3D Printing & Imaging


Henry Segerman designed this triple gear construct and printed it at Shapeways.

If you take three ordinary gears and put them together so that each gear meshes with the other two, then none of the gears can turn because neighbouring gears must turn in opposite directions. Triple gear avoids this problem by having the three “gears” arranged like linked rings – the gears then rotate along skew axes, and the opposite direction rule no longer applies

[via Shapeways]

2013 MAKE Ultimate Guide To 3D Printing

  • 3D Printers Buyer's Guide — 15 Reviewed
  • Getting Started in 3D
  • Learn the Software Toolchain
  • 3D Design for Beginners
  • 3D Printing without a Printer

Buy now!

Just Released! 2014 MAKE Ultimate Guide To 3D Printing

10 thoughts on “3D-Printed Triple Gear

    1. Perhaps a vertical threaded rod (with three helixes?) that it could ‘climb’ down. It would keep the rings in compression against each other too. Alternately a fourth ring…!

  1. Hi, this is Henry Segerman. Thanks for posting about the Triple gear! I just put up a smaller, less expensive version at http://shpws.me/mX9t

    trkemp: Yes, we’ve thought about how to do a motorised stand. Possibly with a geared central axis to power it, and/or some sort of shaped base for it to sit in to stop it just rotating as a whole.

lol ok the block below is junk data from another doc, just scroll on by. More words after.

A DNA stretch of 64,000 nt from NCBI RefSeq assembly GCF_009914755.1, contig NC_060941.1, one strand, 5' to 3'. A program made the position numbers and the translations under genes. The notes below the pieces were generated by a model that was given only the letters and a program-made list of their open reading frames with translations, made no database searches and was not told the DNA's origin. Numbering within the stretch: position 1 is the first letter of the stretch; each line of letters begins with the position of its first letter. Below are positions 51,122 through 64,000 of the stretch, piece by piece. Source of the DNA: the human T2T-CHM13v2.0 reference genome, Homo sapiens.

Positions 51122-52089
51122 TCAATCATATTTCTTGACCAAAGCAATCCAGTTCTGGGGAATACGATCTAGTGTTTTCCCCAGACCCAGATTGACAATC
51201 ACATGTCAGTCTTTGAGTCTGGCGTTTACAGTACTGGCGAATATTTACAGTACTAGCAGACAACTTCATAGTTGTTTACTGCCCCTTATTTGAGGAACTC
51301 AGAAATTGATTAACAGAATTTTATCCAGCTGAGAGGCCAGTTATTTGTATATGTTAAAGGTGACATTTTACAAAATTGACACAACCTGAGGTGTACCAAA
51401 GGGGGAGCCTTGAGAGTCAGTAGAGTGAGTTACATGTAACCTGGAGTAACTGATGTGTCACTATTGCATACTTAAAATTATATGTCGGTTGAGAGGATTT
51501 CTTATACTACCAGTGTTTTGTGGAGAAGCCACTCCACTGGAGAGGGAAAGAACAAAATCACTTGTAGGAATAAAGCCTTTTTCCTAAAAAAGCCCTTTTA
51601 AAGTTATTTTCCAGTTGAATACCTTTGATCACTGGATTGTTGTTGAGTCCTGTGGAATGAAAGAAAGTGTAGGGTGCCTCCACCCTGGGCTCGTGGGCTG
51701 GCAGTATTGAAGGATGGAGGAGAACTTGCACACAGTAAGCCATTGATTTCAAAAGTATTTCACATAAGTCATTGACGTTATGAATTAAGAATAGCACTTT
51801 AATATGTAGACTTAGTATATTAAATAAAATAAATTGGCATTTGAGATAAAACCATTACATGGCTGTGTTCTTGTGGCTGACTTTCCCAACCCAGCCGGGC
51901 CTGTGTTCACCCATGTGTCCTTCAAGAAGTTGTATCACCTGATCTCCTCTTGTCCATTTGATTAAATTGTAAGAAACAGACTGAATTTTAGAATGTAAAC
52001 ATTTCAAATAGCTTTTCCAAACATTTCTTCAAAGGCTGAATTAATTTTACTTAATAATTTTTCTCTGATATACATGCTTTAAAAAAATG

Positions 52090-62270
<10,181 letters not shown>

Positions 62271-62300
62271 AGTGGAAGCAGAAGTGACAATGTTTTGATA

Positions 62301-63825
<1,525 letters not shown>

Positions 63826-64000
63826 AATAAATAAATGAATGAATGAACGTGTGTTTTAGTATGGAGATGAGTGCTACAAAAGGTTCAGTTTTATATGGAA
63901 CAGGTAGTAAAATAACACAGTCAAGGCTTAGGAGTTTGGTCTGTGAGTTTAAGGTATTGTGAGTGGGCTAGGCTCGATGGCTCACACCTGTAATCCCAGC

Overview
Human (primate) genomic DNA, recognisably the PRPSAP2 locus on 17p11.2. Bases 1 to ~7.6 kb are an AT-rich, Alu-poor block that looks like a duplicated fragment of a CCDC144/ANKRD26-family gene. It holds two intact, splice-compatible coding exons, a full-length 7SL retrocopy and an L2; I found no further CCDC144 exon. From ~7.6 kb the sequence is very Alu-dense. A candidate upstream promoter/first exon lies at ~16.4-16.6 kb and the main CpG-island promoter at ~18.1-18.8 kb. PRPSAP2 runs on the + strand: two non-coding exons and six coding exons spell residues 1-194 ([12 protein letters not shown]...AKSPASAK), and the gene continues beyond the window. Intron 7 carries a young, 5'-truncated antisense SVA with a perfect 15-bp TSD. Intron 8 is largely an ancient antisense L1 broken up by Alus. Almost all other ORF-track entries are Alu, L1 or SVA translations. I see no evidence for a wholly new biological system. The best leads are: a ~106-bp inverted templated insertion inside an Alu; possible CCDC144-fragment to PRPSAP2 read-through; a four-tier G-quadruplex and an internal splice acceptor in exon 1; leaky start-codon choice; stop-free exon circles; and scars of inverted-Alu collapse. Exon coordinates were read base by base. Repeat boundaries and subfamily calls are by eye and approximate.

2. from some angles it looks like a continuous piece, not three separate gears…. if you printed it in a flexible material could you make a one piece continuous gear? I did a quick sketch to visualise it but dont have a 3d printer to test…

    1. Google “Möbius Gear” for a few related projects using a flexible material as a gear. It seems like it should in principle be possible to make a gearing trefoil knot, but getting it to actually work sounds very difficult. I think the flexibility properties of the material would be really delicately involved.

Comments are closed.


My interests include writing, electronics, RPGs, scifi, hackers & hackerspaces, 3D printing, building sets & toys. @johnbaichtal nerdage.net

View more articles by John Baichtal